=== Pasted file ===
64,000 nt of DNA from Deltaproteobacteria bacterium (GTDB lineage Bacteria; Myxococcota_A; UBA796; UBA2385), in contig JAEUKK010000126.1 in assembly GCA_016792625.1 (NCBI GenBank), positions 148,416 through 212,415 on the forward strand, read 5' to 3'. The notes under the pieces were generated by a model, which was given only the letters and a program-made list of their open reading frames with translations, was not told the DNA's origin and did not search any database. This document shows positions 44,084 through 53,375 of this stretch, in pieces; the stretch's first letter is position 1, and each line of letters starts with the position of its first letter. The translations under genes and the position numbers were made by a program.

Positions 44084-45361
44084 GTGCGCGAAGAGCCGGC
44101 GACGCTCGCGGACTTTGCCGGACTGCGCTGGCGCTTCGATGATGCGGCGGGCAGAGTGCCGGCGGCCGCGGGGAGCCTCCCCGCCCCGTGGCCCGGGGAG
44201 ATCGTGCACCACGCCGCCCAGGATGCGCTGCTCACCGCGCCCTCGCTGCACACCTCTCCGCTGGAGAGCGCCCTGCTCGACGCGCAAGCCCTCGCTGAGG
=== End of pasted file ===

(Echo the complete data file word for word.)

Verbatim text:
64,000 nt of DNA from Deltaproteobacteria bacterium (GTDB lineage Bacteria; Myxococcota_A; UBA796; UBA2385), in contig JAEUKK010000126.1 in assembly GCA_016792625.1 (NCBI GenBank), positions 148,416 through 212,415 on the forward strand, read 5' to 3'. The notes under the pieces were generated by a model, which was given only the letters and a program-made list of their open reading frames with translations, was not told the DNA's origin and did not search any database. This document shows positions 44,084 through 53,375 of this stretch, in pieces; the stretch's first letter is position 1, and each line of letters starts with the position of its first letter. The translations under genes and the position numbers were made by a program.

Positions 44084-45361
44084 GTGCGCGAAGAGCCGGC
44101 GACGCTCGCGGACTTTGCCGGACTGCGCTGGCGCTTCGATGATGCGGCGGGCAGAGTGCCGGCGGCCGCGGGGAGCCTCCCCGCCCCGTGGCCCGGGGAG
44201 ATCGTGCACCACGCCGCCCAGGATGCGCTGCTCACCGCGCCCTCGCTGCACACCTCTCCGCTGGAGAGCGCCCTGCTCGACGCGCAAGCCCTCGCTGAGG